Tech & Science

A Remote Control for Your Whole Life

spin-remote-volume-control
A knob-shaped universal remote wants to simplify your device-filled world. Courtesy of SPIN Remote

Ebola. ISIS. Downed airlines. Ukraine. 2014 threw up some confounding dilemmas. Our “Silver Bullets” series comes to the rescue with seven big solutions to some of the most complex problems the world is facing. But we also decided to turn our attention to some of the world’s smallest problems, from getting out of a date with a click of your heels to an eternal question: Where am I going to find the perfect dive-bar T-shirt?

Each day for a week, we’ll roll out one idea dreamed up by an enthusiastic entrepreneur or company to solve a problem that seems quite small in the context of the world’s biggest issues, petty even. Unless it’s your problem. Are these solutions as important, and as inspiring, as our “silver bullets”? No, but they prove once again that there are no limits to human ingenuity—or to the messes humans can cook up. 

There are many ways technology simplifies life, but it also brings its own new complications. Many of our nifty devices—from speakers to televisions to air conditioners—need remote controls, which end up cluttering our brains and our living rooms (if they don't get stuck inside the bowels of the couch first). Why do we need 50 buttons to control our environment? Do we really need five remotes to turn devices on and off?

The makers of the new SPIN Remote say the answer is “no,” and they want to bring the simplicity back into your life.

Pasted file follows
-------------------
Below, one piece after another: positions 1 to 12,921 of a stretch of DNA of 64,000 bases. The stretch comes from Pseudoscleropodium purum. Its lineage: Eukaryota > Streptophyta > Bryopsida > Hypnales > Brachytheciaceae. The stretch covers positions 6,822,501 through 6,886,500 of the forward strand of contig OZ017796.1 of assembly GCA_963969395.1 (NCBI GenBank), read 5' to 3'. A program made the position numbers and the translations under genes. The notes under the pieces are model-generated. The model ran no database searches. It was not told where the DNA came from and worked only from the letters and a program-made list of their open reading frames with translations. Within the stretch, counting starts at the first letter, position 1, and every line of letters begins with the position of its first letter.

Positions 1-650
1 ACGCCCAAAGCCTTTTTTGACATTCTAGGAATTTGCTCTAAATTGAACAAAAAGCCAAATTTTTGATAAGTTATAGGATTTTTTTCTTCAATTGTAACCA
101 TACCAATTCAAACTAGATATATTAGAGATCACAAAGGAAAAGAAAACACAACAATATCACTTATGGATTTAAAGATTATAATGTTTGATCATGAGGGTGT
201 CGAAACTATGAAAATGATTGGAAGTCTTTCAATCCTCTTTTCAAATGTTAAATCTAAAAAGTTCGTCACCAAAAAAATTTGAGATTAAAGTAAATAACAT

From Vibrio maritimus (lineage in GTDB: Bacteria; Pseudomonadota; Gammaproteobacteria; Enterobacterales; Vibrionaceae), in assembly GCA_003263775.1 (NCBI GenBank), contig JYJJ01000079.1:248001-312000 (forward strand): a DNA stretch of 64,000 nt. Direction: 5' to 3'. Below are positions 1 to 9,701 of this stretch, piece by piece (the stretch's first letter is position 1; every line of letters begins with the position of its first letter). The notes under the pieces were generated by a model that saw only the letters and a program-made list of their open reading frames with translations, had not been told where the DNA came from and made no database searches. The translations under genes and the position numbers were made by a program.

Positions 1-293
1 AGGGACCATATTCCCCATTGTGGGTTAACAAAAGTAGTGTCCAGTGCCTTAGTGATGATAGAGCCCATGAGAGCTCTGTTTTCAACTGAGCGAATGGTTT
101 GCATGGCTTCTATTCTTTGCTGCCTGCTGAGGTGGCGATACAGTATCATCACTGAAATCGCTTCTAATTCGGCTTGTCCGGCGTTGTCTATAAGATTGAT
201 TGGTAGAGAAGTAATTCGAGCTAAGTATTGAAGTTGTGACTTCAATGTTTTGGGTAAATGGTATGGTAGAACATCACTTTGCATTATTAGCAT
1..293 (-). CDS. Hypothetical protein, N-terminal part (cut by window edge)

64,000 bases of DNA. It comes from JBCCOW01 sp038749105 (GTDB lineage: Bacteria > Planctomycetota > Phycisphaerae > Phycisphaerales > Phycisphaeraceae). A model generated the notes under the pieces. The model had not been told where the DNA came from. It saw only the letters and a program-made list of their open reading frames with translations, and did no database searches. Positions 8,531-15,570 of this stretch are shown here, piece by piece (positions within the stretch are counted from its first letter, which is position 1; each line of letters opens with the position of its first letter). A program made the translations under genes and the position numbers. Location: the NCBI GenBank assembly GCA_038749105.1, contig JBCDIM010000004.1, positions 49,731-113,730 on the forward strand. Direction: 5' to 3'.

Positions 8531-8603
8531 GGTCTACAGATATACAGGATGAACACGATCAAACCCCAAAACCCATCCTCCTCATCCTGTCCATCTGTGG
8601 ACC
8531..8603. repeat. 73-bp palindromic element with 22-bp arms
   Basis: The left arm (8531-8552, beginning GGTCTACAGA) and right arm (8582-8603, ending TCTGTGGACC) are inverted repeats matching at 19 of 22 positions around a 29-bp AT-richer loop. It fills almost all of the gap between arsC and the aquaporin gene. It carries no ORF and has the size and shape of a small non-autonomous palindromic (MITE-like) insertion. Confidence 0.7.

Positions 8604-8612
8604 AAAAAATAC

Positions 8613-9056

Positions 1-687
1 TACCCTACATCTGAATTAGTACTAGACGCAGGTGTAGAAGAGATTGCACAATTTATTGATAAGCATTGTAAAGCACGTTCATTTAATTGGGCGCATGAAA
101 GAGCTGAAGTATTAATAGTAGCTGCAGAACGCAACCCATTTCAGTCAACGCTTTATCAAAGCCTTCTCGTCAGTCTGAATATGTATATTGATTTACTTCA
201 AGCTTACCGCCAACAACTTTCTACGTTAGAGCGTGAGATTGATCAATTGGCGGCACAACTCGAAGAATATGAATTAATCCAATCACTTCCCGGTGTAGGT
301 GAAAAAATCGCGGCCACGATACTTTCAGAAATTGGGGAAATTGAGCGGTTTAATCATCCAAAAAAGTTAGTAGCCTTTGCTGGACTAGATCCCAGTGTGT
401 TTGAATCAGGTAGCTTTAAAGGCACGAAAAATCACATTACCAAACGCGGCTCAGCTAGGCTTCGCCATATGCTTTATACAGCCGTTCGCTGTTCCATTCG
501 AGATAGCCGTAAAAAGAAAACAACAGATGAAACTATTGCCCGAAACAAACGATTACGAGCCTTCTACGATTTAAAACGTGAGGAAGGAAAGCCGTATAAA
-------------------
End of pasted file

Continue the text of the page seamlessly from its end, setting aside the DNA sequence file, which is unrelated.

SPIN is a universal remote in theory, but it is even more intuitive: You just turn it. The ultra-sensitive motion sensor, shaped like a knob, works when you rotate it, in the same way you would turn a doorknob or the key in your car’s ignition. With a spin of the SPIN, you can control the volume of a movie, fast-forward or rewind a TV show, or turn your devices, such as stereos, on and off. You can even use it to dim or brighten smart lighting by simply pointing the remote at a lamp.

Dutch inventor Ruud de Vaal conceptualized the remote several years ago when he thought about how many buttons on contemporary remote controls are useless. According to Mathijs Vaessen, SPIN’s business development director, the standard remote control has about 40 buttons, and each household has an average of three such devices—but most people just use remotes for the most basic of commands: to turn things on and off, control volume or surf channels. In addition, says Vaessen, the team discovered that many people hide remotes when company comes over to de-clutter a space or to avoid having to explain to guests or babysitters how to use them—all the more reason to come up with something beautiful and simple.

De Vaal and his team are currently using Kickstarter to raise the funds for a beta run of their sleek gadget. Vaessen says they wants enthusiasts and fans to be directly involved in future iterations of SPIN so that it can be more useful to them. “We really want to use the Kickstarter backer community to make the SPIN fit perfectly for their needs,” he says.

Since SPIN is still in its fund-raising stages, the remotes aren’t being manufactured yet. But Vaessen says that if they reach their about $124,000, SPIN will be priced around $122.99. Of course, SPIN is not without its competitors—smartphones and iPads have remote control-esque capabilities, for example. But Vaessen believes the SPIN is easier to use, since it doesn’t involve fiddling with screens in order to make other screens work.

The desire to simplify and stylize bred the SPIN, which Vaessen says takes inspiration from the simple dials of old radios. But SPIN also wants to add "personality" to your coffee table, according to Vaessen. The current Kickstarter fund-raiser offers SPIN remotes circled with an M.C. Escher pattern of infinite fishes, and in the future Vaessen hopes to give users the option of customizing their own remotes.

SPIN enables ultimate comfort on your couch, but also comments on how cluttered our lives are with technology: Do we have so many devices that we can’t keep a lid on all of them anymore, and need something to remind us what's important? Take a SPIN and see.

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